Notes from our Field Manager on Algae
The first, and sometimes the hardest, step in any endeavor is simply starting. Though the meaning from this age old adage may be simple to derive, it was never as relatable to me as it is at this very moment. Starting the nutrient and algae monitoring program at Coosa Riverkeeper a little over a year ago proved to be an arduous first step as we are quite literally trying to find needles in a 5,000 square mile haystack. Though strenuous we were up for the challenge, as always, and so far our efforts have paid off immensely. With equipment improvements, new relationships, more knowledge about these pesky “needles”, and positively identifying a harmful algal bloom late last year, our first step in this endeavor is complete. Which of course brings us to the next step: Refinement and Improvement.
This step is arguably my favorite and I feel as though we will be within it for the foreseeable future, as we should be. We have spent countless hours over the past year improving upon our methods of sample collection, sample analysis, data management, and the way in which we disseminate that information. In order to fully realize how impactful our recent changes have become, we must first dive into what we started with. Last year, during the Swim Guide season, we had five sites that we were regularly sampling for visual analysis and supplemented the space in between with regular algae intensives along each major reservoir. While this unarguably worked for us and our communities, it was only the beginning and there was room for improvement.
Watch Lucas collect algae samples on Lake Jordan
This year, we are sampling 16 sites regularly and continuing our algae intensives as the year begins to warm further. Additionally, on top of the 11 new sample sites, I am happy to report that we are no longer just sampling for a visual analysis; we are getting chemical data now too. This is huge for us and opens up a lot of possibilities. Earlier this year, we contacted an algae lab at Auburn University and they graciously agreed to perform chemical analysis on all of our regular samples. Because of this, we have been sending our 16 samples down to Auburn every week since Swim Guide started for chemical analysis all while performing our own visual analysis in our office lab. All of which is only possible due to our wonderful interns and volunteers who are more than willing to make the long drive!
Anabaena, a common species of Cyanobacteria commonly found in many freshwater habitats like the Coosa.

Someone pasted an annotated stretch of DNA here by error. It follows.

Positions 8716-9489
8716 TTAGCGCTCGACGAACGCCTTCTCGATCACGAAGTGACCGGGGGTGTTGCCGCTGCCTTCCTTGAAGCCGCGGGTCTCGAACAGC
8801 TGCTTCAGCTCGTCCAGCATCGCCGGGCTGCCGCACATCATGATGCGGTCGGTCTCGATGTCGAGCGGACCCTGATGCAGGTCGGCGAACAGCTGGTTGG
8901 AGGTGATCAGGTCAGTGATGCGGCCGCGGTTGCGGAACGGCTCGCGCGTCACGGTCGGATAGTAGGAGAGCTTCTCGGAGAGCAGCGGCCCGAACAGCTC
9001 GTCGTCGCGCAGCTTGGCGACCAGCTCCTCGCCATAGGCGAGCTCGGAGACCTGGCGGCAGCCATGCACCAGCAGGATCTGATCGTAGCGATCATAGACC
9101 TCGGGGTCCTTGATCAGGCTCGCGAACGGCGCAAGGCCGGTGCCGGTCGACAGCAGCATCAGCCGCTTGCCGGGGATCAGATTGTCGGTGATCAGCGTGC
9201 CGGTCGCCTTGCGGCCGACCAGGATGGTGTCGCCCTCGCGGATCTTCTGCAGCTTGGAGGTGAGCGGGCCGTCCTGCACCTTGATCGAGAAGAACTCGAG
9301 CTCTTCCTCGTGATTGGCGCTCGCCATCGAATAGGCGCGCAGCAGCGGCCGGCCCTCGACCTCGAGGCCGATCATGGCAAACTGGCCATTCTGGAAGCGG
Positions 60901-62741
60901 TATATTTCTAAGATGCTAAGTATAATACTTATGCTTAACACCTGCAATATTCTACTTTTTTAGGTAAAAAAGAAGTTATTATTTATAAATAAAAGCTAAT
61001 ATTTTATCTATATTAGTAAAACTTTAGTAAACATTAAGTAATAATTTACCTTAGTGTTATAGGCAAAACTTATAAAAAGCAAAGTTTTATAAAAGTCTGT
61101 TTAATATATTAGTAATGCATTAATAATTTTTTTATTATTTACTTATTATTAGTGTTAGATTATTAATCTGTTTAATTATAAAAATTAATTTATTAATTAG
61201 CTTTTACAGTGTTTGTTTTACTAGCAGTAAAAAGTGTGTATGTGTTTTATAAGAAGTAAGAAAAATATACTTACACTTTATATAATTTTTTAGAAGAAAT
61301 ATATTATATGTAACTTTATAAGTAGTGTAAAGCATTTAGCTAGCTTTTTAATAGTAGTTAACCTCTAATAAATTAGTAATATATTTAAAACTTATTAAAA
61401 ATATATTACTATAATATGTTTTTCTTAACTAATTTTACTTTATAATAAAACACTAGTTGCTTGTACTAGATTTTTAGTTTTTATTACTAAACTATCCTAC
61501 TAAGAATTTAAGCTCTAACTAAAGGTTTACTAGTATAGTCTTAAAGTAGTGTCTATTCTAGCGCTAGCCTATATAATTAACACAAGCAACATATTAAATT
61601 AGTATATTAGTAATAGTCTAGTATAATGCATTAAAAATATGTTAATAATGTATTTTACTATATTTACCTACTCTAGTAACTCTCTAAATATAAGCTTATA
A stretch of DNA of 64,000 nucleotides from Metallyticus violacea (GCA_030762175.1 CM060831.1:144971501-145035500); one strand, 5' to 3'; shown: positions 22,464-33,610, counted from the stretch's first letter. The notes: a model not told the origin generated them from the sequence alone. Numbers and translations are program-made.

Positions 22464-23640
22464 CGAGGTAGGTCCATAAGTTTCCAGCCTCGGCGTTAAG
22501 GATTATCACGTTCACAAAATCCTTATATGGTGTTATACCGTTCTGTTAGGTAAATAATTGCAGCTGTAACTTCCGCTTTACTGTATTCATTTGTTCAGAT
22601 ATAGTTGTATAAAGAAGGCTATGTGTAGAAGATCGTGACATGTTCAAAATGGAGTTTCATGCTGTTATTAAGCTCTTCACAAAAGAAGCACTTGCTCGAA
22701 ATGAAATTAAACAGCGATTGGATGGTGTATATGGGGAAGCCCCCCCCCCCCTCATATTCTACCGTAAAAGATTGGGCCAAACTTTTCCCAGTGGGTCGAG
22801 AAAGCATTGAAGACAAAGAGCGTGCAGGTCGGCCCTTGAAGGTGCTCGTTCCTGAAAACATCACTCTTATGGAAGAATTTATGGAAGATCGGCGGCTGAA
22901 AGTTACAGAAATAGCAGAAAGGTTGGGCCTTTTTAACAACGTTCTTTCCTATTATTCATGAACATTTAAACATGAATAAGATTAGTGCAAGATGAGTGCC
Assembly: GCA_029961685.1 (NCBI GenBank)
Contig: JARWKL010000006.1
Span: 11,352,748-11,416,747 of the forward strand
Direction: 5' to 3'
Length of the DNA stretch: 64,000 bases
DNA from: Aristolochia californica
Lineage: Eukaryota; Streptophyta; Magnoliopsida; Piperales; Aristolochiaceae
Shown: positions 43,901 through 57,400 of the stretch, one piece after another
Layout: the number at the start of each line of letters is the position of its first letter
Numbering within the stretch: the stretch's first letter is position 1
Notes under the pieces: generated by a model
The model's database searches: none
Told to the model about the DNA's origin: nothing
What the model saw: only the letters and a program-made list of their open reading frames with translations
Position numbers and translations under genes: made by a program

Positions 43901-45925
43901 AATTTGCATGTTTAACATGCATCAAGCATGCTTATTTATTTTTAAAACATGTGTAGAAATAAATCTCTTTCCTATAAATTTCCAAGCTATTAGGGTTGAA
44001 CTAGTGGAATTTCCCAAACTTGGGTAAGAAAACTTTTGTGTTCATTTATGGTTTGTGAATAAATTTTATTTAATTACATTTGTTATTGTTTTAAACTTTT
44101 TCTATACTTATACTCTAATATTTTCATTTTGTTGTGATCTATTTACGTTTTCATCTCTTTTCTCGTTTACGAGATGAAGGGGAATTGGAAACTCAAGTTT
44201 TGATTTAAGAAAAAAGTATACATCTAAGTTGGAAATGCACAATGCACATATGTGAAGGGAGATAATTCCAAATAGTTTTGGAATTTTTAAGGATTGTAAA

What makes chemical analysis such a big deal is not only does it provide data that we simply lack the tools to gather, but it also helps us build a more detailed baseline for the chemical composition of our river. We can now more easily track changes in certain chemicals, some of which directly correlate to Cyanobacteria, the main cause of Harmful Algae Blooms. As stated prior, relying on visual analysis alone can work when looking for harmful algae and it has proven to be a beneficial activity, but it has its pros and cons. It can provide a quick and painless view into the frequency and commonality of Cyanobacteria in a given area, it also very easily answers the question “Is there a needle in this part of the haystack?”, but it doesn’t tell us the whole story.
Anabaena, uncurled variant found on 07/07/2023.
Chemical analysis also contains its own set of pros and cons. It gives us a lot of data and we can make a lot of inferences from said data, but they are just that, inferences. For example, if there is a lot of “Phycocyanin” (A chemical produced by Cyanobacteria) in pond A and not a lot in pond B, than we can assume that there is more Cyanobacteria present in pond A vs pond B. However it does not tell us what kind of Cyanobacteria nor does it allow us to quantify how many cyanobacteria are currently present like our visual analysis does.
While both methods have their pros and cons, what’s beautiful about using them in tandem with each other is that their pros essentially cancel out each other’s cons. We can find chemical hotspots, and visually confirm them. So in essence, last year we were manually digging through our 5000 square mile haystack looking for those needles, but now, we have a metal detector.